Details to be specified in the pleadings
The person who pleads adverse possession has no equities in his favour. He has to plead and prove in unequivocal terms the essential ingredients of adverse possession. Plea of adverse possession is not a pure question of law but a blended one of fact and law. Therefore, a person who claims adverse possession should show:
(a) on what date he came into possession,
(b) what was the nature of his possession
(c) whether the factum of possession was known to the other party
(d) how long his possession has continued
(e) whether his possession was open and undisturbed
Since the person pleading adverse possession is trying to defeat the rights of the true owner, it is for him to clearly plead and establish all facts necessary to establish his adverse possession.
Animus is also an essential aspect to prove adverse possession. The same can be observed by reference to the judgment of Powell v McFarlane wherein the Court had held that "if the law is to attribute possession of land to a person who can establish no paper title to possession, he must be shown to have both factual possession and the requisite intention to possess". Mere possession does not ripen into possessory title until possessor holds property adverse to the title of the true owner for the said purpose.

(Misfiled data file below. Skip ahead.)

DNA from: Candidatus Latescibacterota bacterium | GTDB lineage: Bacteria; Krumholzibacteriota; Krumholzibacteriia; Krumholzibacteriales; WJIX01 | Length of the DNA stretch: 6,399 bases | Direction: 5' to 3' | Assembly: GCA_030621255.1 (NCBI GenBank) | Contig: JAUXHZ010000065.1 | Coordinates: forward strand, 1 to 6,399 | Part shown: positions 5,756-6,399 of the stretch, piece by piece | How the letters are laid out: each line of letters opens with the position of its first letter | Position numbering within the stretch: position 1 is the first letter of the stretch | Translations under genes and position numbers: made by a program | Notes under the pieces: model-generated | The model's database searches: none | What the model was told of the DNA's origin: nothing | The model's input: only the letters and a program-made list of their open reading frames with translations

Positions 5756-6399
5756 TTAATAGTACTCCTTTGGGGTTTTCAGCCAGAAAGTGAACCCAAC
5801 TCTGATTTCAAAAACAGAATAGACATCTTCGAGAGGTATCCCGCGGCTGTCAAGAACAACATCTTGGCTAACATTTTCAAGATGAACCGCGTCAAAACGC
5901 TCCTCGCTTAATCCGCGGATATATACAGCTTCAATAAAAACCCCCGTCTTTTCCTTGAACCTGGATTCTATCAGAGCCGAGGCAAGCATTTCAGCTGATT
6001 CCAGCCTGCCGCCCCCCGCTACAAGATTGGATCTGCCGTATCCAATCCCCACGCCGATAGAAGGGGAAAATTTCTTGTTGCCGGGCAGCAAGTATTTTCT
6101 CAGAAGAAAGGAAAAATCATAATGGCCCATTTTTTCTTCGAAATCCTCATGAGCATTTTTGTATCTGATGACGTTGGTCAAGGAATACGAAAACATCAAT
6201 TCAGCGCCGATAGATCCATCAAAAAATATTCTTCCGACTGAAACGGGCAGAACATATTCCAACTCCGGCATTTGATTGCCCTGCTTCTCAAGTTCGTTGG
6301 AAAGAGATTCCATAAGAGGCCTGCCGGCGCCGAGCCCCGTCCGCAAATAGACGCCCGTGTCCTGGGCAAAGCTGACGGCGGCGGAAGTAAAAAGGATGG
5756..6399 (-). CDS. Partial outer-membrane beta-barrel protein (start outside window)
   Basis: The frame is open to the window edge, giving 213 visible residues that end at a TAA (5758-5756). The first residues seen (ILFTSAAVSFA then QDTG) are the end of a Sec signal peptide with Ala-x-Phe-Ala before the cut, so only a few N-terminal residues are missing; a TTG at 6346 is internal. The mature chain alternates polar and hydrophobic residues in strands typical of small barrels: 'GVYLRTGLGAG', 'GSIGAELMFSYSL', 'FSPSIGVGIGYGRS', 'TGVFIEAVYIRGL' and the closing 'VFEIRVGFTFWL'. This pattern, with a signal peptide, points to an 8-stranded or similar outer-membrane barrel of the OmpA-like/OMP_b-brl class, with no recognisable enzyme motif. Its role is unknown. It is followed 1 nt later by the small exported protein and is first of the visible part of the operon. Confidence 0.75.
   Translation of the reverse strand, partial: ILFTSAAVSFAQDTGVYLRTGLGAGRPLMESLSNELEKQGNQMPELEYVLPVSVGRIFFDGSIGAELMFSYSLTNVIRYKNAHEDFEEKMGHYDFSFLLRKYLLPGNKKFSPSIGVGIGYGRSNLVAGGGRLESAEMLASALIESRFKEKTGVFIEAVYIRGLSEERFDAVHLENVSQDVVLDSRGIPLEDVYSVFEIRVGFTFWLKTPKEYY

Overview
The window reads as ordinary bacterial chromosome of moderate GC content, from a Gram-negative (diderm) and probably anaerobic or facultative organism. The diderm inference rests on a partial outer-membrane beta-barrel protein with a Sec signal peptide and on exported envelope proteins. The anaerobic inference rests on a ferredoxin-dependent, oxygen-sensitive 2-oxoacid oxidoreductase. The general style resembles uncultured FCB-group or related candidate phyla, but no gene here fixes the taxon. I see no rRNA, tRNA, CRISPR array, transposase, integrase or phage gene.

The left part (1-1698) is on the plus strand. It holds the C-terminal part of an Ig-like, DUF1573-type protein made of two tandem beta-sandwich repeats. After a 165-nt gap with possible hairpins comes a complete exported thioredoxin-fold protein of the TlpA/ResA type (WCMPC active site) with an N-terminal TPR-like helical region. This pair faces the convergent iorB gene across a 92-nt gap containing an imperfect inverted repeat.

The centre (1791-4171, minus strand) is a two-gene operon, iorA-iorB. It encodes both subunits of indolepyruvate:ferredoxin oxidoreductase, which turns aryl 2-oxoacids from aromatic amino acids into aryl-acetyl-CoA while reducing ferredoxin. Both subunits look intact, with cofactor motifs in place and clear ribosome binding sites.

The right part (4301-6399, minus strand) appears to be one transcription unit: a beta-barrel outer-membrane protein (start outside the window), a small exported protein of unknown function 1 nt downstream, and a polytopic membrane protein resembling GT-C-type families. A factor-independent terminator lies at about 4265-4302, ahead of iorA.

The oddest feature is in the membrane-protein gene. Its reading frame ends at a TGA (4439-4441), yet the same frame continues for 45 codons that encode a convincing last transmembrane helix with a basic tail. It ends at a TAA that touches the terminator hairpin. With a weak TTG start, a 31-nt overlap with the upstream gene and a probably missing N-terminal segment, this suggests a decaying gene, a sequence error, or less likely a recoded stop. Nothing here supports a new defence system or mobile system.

'Only as a shield':
Earlier the Supreme Court in the year 2014, in Gurudwara Sahab v. Gram Panchayat Village Sirthala had ruled that the plea of adverse possession can be used only as a shield by the defendant and not as a sword by the plaintiff. The Court specifically stated that no declaration can be sought for on the basis of adverse possession as such a plea can be raised only by the defendant. Therefore it was made clear that although the possession of a person had ripened into ownership by virtue of adverse possession, he cannot file a suit seeking for a declaration declaring his title based on his prescriptive right and he could only use it as a defense. Thus the plea of adverse possession is available only to the defendant as a defense against the plaintiff. This legal proposition laid down in 2014 by the Apex Court was relied by the same Court in State of Uttarakhand v. Mandir Shri Lakshmi Siddh Maharaj and Dharampal (dead) through LRs v. Punjab Wakf Board.